New leadership training for pharmacy technicians
As health department considers allowing “registered pharmacy professionals” to supervise the sale of prescription-only medicines, NHS England launches pilot leadership training scheme in 25 pharmacies.
Source: MAG/The Pharmaceutical Journal
A leadership development pilot programme for pharmacy technicians working in community pharmacies in England is being launched in 2018.
The results of the pilot, which is being run by NHS England and Health Education England, will be officially evaluated and include recommendations for future work.
The new pilot focuses on developing the professional, management, and leadership roles of technicians within community pharmacy, and the training programme will involve at least 25 technicians working in 25 different community pharmacies across England, according to the invitation to bid.
Details of the pilot follow the publication of a leaked document from a working group of the Department of Health’s Rebalancing Medicines Legislation and Pharmacy Regulation Programme Board, which suggested that current legislation could be changed to allow a “registered pharmacy professional”, which could include a technician, to “take responsibility for” the sale and supply of pharmacy and prescription-only medicines.
The three RPS national boards and the RPS president said a pharmacist must always be present in a pharmacy, apart from occasional short periods of time, and they jointly called for legal guarantees that a pharmacist will always undertake a clinical assessment or check.
Tess Fenn, president of the Association of Pharmacy Technicians UK (APTUK), said: “The University of East Anglia research into the roles of pharmacy technicians in the UK, conducted in collaboration with APTUK last year, identified that registered community pharmacy technicians felt they could contribute more to the delivery of pharmacy services if their post registration training was further supported. So this is a step in the right direction to ensure the pharmacy team, and specifically pharmacy technicians, are competent and fully utilised for the benefit of patients.”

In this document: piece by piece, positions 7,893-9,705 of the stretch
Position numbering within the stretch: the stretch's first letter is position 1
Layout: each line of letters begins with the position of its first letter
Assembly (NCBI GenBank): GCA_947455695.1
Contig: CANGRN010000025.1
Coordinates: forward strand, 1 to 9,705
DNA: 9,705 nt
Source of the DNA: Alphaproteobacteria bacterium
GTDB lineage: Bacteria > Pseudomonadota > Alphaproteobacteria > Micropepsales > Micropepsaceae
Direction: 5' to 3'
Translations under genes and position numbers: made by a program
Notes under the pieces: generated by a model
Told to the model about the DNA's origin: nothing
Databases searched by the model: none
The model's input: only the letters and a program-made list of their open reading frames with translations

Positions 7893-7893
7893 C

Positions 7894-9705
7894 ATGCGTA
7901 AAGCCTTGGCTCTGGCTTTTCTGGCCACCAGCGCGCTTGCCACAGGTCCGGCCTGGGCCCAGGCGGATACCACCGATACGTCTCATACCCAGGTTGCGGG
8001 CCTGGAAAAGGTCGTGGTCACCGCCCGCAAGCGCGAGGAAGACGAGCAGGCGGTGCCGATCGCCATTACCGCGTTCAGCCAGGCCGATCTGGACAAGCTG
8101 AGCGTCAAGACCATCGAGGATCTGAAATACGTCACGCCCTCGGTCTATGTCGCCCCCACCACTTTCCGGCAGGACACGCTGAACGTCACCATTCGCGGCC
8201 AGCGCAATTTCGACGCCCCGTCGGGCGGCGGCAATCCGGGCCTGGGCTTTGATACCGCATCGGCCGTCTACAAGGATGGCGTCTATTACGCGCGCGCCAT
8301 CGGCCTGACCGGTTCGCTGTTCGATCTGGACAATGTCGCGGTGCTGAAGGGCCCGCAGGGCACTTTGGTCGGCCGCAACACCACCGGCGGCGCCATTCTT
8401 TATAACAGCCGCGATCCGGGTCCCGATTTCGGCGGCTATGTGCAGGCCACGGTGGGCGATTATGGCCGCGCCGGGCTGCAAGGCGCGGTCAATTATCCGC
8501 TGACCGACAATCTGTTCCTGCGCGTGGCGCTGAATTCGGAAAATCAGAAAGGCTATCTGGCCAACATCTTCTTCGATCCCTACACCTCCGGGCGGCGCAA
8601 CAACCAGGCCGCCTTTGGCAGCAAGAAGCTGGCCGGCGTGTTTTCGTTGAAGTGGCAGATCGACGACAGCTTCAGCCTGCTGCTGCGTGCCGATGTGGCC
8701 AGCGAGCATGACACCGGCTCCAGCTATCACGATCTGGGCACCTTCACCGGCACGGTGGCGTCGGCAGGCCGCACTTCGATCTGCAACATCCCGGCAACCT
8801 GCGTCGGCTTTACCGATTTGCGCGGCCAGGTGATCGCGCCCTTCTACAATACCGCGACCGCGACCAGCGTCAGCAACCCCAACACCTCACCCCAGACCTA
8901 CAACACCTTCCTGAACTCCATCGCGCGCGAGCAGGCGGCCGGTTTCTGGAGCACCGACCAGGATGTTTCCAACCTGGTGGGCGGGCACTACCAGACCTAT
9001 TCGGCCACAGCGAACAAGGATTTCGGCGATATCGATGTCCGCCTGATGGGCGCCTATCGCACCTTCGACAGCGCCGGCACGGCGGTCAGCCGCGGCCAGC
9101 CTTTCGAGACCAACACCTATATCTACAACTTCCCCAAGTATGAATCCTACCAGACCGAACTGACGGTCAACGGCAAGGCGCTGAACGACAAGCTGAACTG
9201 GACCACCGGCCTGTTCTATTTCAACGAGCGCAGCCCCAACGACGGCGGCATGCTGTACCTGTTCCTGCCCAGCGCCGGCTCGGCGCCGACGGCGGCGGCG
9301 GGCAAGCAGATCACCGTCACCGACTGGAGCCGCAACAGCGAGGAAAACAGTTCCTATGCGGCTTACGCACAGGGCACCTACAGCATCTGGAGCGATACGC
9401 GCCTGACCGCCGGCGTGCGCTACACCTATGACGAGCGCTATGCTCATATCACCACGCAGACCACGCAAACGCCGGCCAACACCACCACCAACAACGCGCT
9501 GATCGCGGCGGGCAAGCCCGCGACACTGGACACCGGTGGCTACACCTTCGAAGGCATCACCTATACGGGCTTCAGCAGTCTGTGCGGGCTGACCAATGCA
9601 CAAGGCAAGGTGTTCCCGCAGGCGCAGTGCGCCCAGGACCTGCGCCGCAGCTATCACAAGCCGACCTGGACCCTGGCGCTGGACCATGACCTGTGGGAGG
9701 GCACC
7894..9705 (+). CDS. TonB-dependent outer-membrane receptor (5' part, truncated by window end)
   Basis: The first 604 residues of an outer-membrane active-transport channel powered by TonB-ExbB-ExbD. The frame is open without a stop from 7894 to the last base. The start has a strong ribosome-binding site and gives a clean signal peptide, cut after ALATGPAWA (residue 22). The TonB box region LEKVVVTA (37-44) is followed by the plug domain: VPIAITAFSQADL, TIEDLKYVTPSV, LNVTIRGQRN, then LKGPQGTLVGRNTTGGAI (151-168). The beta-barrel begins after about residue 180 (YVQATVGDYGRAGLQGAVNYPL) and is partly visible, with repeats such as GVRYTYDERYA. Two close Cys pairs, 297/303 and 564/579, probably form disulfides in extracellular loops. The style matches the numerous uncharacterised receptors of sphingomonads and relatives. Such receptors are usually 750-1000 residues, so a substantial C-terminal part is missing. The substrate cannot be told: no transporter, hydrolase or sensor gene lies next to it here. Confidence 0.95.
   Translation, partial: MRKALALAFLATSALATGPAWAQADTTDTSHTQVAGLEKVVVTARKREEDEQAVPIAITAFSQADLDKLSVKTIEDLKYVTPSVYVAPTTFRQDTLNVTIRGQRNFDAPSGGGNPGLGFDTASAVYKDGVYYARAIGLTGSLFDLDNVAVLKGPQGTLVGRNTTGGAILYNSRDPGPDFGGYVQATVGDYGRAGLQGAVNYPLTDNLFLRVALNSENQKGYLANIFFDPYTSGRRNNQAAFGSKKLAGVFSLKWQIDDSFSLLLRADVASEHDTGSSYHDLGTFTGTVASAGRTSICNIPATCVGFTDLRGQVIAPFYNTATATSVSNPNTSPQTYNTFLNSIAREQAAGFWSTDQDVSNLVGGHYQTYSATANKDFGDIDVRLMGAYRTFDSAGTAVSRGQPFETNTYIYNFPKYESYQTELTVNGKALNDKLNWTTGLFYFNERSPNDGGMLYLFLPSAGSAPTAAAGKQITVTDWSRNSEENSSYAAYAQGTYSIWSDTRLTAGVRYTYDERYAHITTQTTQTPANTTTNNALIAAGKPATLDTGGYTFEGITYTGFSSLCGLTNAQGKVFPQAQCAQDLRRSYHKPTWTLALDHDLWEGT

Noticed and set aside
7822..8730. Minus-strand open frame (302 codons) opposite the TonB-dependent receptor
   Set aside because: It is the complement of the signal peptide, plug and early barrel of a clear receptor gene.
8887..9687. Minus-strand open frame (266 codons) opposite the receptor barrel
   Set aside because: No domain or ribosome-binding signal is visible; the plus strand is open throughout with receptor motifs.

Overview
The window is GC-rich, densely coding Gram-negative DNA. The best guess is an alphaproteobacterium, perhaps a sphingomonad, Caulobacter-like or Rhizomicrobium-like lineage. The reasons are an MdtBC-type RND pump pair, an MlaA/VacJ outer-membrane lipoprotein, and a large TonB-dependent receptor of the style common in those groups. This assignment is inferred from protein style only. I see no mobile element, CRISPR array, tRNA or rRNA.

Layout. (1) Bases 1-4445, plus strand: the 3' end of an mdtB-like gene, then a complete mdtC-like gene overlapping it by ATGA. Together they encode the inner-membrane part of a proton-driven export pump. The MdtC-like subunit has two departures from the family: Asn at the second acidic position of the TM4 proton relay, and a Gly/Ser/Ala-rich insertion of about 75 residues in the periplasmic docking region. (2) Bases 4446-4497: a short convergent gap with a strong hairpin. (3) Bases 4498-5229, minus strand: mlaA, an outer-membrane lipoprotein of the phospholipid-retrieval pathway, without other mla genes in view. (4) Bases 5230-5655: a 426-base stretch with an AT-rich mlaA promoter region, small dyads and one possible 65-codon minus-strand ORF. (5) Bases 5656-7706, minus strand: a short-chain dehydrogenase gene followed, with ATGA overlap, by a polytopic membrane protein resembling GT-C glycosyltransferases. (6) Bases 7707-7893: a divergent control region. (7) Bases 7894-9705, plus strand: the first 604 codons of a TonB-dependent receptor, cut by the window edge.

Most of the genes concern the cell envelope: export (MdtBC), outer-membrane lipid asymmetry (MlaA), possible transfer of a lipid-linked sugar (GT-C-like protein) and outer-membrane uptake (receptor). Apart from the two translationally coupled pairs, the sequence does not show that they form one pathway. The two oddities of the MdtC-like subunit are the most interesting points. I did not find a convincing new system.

The closing date for bids from training providers interested in taking on the £325,000 one- year contract is 11 October 2017. The pilot is due to start in January 2018 and finish in December that year.
Meanwhile, the pharmacy regulator has announced new professional standards for pharmacy technicians and proposed revised criteria for registration.
The new standards, announced by the General Pharmaceutical Council (GPhC) on 3 October 2017, include guaranteeing that technicians have the knowledge and skills to check accuracy in a variety of settings which would include community and hospital pharmacies. The updated standards were approved in principle at a council meeting of the GPhC in September 2017.
Technicians would need to be competent in checking that the medicines prescribed are for the person named on the prescription, for example. Clinical accuracy checks would continue to be performed by the pharmacist, the GPhC confirmed.
The GPhC is also proposing additional new criteria for pharmacy technician professional registration.
It is suggesting that in future a technician or a pharmacist should have the power to oversee the training of pre-registration technicians. The role is currently fulfilled only by pharmacists.
Any changes to the criteria still need to be finalised before being introduced later next year, the GPHC confirmed.
Chief executive of the GPhC, Duncan Rudkin, said: “These new standards reflect the changing needs of patients in today’s healthcare environment; and support the delivery of person-centred care and professionalism of the pharmacy technician role.
“They should also provide assurance that pharmacy technicians are receiving the right education and training to prepare them to provide safe and effective care from their first day on the job.”
Citation: The Pharmaceutical Journal DOI: 10.1211/PJ.2017.20203675
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